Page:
To Yuval I would say, if for Jews Auschwitz could be holy pilgrimage site, then Taj Mahal could be the image for representing the majority Hindu India by the same logic.

To Yuval I ask: why should God have to come only from Middle East. For Hindus God comes down from the Himalaya.

Ok I get it. Yuval picks up Buddhism, Islam and Christianity for suppositions nothing more.

Discovery of ignorance: This is too good that prompted the scientific revolution when pushing limits became the order of the day for the Homo sapiens.

Some great information from the founding of Peugeot as limited company in France for the first time to launching life insurance by two Presbyterian clergymen in Scotland, Alexander Webster and Robert Wallace in the year 1744.

Masterstroke by Yuval: in one shot he says why we have the adage in the world that the sun never sets in british empire:

“The Chinese and Persians did not lack technological inventions such as steam engines (which could be freely copied or bought). They lacked the values, myths, judicial apparatus and sociopolitical structures that took centuries to form and mature in the West and which could not be copied and internalised.” (Harari, Yuval Noah. Sapiens (p. 314). Random House. Kindle Edition.)

I started laughing at this because, that day finally arrived in the 20th century with the chinese turning tables on the west. Looks like, each one of us has a different timeframe when it comes to evolution of our mental faculties.

The conquest of the Americas and Australia are poignant. In this context I want to refer the quote from the author in the book:

Rudyard Kipling’s words, ‘the White Man’s burden’:

Take up the White Man’s burden – Send forth the best ye breed – Go bind your sons to exile To serve your captives’ need; To wait in heavy harness, On fluttered folk and wild – Your new-caught, sullen peoples, Half-devil and half-child. (Harari, Yuval Noah. Sapiens (p. 336). Random House. Kindle Edition.)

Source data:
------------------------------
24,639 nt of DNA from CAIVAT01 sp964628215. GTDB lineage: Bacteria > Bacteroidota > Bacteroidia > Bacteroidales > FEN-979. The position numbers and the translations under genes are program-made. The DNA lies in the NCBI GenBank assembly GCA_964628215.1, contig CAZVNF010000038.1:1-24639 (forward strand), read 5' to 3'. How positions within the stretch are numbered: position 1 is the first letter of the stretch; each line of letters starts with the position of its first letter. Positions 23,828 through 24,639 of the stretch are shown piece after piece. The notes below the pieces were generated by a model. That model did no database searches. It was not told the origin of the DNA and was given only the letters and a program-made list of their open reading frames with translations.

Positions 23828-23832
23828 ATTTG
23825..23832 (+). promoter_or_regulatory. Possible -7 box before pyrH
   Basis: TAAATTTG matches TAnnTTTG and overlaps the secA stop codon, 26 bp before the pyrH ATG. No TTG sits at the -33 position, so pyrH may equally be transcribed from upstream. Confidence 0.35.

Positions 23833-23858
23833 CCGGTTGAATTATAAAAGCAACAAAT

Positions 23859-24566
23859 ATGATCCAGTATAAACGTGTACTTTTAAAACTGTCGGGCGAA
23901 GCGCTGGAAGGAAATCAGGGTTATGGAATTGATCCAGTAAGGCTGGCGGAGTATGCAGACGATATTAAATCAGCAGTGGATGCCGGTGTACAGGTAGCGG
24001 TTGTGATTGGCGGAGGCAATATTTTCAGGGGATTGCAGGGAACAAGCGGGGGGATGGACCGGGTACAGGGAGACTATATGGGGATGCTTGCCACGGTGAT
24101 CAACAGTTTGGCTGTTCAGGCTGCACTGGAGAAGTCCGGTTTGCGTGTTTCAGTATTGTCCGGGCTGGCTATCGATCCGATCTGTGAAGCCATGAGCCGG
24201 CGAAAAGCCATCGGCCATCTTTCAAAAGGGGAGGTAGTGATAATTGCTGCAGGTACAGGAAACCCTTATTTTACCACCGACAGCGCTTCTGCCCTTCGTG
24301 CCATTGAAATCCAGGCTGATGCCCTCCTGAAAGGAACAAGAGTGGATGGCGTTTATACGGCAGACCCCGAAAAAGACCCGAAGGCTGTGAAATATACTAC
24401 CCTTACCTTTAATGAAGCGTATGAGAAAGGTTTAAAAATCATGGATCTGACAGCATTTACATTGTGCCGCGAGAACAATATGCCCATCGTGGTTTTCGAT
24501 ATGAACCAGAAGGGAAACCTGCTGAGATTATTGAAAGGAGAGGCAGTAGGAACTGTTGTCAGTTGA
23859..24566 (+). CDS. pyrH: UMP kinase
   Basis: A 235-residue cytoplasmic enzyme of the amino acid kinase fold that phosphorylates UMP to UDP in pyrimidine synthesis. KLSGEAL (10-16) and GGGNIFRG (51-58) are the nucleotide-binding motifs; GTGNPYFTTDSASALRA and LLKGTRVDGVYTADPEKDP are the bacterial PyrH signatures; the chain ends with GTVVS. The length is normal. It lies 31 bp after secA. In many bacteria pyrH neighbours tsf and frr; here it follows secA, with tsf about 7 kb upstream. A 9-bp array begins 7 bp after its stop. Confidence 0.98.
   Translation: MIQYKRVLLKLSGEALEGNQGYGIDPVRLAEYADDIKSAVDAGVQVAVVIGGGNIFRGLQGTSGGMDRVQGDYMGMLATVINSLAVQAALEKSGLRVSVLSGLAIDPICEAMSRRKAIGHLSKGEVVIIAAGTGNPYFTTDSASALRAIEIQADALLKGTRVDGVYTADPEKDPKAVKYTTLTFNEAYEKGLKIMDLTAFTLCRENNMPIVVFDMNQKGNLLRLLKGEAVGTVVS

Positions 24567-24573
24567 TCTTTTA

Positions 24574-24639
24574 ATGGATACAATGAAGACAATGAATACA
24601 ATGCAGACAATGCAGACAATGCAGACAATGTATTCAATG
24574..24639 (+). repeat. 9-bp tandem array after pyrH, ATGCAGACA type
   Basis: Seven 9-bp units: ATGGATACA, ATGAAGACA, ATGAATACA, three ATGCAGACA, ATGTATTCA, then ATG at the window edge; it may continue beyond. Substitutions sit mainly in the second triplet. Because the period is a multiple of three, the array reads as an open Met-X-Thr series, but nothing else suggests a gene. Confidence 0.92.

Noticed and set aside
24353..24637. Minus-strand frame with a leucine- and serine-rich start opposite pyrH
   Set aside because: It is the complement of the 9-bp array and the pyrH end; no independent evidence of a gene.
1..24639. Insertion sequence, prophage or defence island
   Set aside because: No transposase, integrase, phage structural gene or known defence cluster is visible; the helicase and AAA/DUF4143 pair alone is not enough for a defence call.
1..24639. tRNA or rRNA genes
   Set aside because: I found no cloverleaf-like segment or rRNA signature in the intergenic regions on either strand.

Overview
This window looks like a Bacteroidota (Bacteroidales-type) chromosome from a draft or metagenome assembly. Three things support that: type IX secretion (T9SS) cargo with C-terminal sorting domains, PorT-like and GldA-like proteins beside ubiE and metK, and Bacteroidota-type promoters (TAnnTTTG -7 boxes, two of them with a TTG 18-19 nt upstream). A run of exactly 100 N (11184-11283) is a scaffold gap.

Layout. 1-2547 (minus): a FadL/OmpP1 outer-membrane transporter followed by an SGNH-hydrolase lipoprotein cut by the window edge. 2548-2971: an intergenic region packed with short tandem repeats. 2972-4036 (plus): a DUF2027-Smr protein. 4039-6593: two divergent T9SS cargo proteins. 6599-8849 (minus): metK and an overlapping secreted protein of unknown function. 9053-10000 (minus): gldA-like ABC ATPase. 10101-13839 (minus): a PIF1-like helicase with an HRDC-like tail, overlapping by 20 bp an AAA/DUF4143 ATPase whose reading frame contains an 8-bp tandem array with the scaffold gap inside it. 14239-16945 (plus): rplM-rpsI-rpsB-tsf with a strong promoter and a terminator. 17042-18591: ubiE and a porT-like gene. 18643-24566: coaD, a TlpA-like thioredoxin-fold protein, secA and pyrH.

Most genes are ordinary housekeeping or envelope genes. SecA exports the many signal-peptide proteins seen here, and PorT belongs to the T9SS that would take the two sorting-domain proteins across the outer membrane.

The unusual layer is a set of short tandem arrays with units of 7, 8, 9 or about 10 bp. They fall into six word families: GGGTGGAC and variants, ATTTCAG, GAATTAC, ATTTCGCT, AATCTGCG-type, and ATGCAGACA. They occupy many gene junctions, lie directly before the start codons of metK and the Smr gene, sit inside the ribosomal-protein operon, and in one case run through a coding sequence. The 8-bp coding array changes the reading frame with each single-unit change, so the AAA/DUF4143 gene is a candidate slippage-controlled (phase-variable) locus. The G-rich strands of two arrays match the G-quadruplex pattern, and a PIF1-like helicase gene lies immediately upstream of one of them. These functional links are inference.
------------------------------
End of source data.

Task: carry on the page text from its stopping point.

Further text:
This is a gentle reminder to all of us colonials of what return gift we received from our occupiers.

The author conveniently washes his hands off slave trade that he terms an economic enterprise that got nothing to do with politics. Sad. Aren’t the invaders given a similar benefit of doubt with Rudyard Kipling.

I loved the part about the standardization of working times, industrial hours, school days etc., in a structured pattern starting with the arrival of the steam engine pulled passenger trains. The gun powder and the energy-force through distance made the difference. This is a big takeaway from the book for me.

I do agree with the author that perhaps we live in the best of earth’s times: we have lasting peace and a kind of universal empire now. More common interests than glaring differences which are a reason for sustaining peace. It is only in this century that we have running water in our kitchen faucet and women need not have to rush to the river to fetch drinking water in a pot over their head day after day (at least in developed countries of the world).

The book closes with the chapter on bionics and cyborgs which held the potential to transform homo sapiens into organically different species and that the future sapiens could find us the last few generations very much the way we found the neanderthals! Will the tinkering with bio-engineering actually pull the Frankenstein out of thin air? Who knows wonders Yuval on the finishing note.

Worth reading. Old wine in new bottle, but this is good brushing up of facts that were right before your eyes but that you missed making connection with.

Posted in Pictures Foreign

Review: 14 Peaks (documentary)